Lift by Minh Le

LiftLift by Minh Lê; illustrated by Dan Santat. 2020. Published by Hyperion.

Brief summary: Iris’s job is to push the lift’s button for her family every day until one time her little brother surprisingly does it. She does not like that. The next time the family stands in front of the elevator, Iris darts out front and pushes the button for it to arrive and then all of the buttons inside of the elevator.  A few days later, she notices that the maintenance man is fixing a broken elevator and throwing away the button. Iris takes it and runs up to her room where she tapes it by her closet’s door and pushes it.  It dings. She goes into another world and then another.  Iris decides it would be more fun to share the adventures with her little brother.

Comments: I love that the end pages have the beginning and end of the story on them instead of being the usual white.

The story is mainly told with detailed graphic illustrations.

This is the second picture book of the duo.

Drawn Together is their first, published in 2018.

drawn together

Rapunzel by Bethan Woollvin


Rapunzel by Bethan Woollvin; illustrated by Bethan Woolvin. 2017. Gouache on cartridge paper. Published by Peachtree.

Brief summary: Rapunzel lives in a tower all by herself except for the witch who visits and cuts bits of Rapunzel’s beautiful hair to buy riches. As the witch leaves, she warns Rapunzel that there will be a terrible curse upon her if she escapes. Rapunzel is not afraid and climbs out the tower using her golden hair as a rope. She secretly goes in and out of the tower with the help of a forest friend. The witch finds a leaf in Rapunzel’s hair and threatens the girl again as she climbs out the window for the last time.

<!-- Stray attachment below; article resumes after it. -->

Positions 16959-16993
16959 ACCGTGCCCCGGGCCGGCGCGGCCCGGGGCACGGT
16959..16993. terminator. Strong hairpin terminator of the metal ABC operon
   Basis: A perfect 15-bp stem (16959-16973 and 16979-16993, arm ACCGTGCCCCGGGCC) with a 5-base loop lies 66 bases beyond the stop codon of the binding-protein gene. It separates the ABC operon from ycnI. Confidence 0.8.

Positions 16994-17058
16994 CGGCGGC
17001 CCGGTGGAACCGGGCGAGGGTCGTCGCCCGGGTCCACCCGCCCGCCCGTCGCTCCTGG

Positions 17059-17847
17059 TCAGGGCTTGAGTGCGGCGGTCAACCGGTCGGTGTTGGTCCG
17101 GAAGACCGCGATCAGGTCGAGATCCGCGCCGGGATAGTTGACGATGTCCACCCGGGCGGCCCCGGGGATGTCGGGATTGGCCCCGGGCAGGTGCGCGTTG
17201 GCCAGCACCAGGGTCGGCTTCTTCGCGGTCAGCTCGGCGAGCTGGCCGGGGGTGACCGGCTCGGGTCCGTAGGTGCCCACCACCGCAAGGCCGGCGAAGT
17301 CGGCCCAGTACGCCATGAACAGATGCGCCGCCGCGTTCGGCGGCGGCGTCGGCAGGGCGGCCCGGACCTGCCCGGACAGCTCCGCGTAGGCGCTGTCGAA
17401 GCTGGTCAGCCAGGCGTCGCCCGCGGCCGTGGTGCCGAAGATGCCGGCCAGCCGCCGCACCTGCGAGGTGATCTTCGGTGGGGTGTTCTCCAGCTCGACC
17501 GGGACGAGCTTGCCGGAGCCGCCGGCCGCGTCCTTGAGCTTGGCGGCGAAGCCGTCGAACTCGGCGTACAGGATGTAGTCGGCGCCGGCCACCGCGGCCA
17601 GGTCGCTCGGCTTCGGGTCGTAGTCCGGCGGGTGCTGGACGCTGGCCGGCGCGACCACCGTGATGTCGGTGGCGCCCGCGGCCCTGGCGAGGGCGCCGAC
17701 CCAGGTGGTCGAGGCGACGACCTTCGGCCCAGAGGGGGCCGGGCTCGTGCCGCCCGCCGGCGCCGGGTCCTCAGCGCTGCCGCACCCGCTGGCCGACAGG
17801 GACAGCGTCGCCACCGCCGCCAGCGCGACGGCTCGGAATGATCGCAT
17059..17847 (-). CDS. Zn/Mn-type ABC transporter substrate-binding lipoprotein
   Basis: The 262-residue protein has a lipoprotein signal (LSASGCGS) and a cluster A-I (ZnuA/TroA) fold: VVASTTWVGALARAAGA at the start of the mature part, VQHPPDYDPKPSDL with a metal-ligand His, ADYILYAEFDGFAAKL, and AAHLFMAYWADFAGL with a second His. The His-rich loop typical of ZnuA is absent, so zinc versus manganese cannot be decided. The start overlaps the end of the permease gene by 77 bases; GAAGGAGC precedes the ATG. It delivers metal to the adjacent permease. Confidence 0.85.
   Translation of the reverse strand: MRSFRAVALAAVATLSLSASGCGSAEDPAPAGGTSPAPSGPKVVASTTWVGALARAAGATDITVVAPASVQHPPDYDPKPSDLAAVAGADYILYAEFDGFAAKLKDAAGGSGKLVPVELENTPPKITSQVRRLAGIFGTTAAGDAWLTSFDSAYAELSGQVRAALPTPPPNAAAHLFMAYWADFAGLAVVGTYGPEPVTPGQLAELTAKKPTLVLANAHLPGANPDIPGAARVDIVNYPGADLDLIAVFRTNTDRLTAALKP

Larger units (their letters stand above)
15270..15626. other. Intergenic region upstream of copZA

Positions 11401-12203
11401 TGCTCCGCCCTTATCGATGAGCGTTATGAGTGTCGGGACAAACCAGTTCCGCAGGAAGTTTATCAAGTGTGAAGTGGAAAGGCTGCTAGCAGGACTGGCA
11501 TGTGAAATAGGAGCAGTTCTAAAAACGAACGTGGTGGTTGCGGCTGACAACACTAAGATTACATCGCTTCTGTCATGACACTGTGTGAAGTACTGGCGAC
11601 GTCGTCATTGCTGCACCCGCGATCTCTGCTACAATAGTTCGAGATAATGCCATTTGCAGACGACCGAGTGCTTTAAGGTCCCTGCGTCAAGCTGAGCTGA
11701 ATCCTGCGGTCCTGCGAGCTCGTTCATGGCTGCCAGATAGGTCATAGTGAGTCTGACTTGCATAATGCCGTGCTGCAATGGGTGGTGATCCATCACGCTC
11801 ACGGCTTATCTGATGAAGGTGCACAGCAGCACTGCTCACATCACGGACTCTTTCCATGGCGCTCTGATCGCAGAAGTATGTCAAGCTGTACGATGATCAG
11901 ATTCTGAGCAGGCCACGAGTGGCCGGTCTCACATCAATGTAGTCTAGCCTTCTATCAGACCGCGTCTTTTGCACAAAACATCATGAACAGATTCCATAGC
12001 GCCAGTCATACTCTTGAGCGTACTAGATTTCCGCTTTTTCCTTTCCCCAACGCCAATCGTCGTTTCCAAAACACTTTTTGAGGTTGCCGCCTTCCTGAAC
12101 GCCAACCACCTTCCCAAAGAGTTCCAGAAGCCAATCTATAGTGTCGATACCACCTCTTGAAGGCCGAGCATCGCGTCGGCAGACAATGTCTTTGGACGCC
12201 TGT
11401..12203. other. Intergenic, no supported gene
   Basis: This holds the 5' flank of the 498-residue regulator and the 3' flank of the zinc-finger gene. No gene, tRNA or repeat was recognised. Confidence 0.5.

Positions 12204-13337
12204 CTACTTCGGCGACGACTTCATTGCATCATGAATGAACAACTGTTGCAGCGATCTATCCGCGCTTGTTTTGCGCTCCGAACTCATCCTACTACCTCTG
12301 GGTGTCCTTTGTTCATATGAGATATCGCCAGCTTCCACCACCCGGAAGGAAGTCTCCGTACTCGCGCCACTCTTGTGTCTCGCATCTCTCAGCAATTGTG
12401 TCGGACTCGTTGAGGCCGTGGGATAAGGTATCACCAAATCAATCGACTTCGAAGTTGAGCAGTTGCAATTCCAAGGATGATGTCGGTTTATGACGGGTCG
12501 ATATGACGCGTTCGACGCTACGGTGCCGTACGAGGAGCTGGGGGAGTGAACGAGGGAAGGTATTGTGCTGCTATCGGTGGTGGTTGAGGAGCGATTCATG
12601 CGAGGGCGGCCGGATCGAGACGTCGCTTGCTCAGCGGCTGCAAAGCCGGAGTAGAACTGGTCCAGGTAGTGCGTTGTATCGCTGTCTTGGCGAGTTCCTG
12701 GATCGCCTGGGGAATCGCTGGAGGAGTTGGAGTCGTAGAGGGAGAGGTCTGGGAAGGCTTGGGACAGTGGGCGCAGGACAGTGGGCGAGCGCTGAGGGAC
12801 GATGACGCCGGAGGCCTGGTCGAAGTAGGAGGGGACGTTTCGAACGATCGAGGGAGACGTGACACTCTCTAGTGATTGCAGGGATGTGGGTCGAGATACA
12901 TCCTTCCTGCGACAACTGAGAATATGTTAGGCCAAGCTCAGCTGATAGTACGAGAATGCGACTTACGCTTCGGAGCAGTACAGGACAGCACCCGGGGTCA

Comments: Another great retelling of a fairy tale by Bethan Woollvin where the damsel is not helpless and is able to get out of the bad situation on her own. Illustrations are done in black, gray, and yellow. I look forward to this author doing more fairy tales.

Buy here.

Return by Aaron Becker

Return by Aaron Becker

Return by Aaron Becker; illustrated by Aaron Becker. 2016. Watercolor, pen, and ink.

Brief summary: A girl draws a door on the wall with a red crayon and walks through it. Her father discovers the door and opens it discovering a forest with a pier where his daughter’s red ball sits. He goes to it getting on a little boat shaped like a dragon. The daughter finds her royal friends. The father looks up and sees her. Soldiers arrive trying to steal the magical crayons. They escape in a submarine drawn by one of the magical crayons and go into a large cavern where the drawings on the wall are about her adventures including her father’s. The father is able to save the magical crayons, releasing them along with a large purple griffin that flies away. They go back home.

Comments: This is the last of the trilogy with Journey and Quest written a few years earlier. Story without words. Students will enjoy the progress of the story and the watercolor contrasts.

journey  quest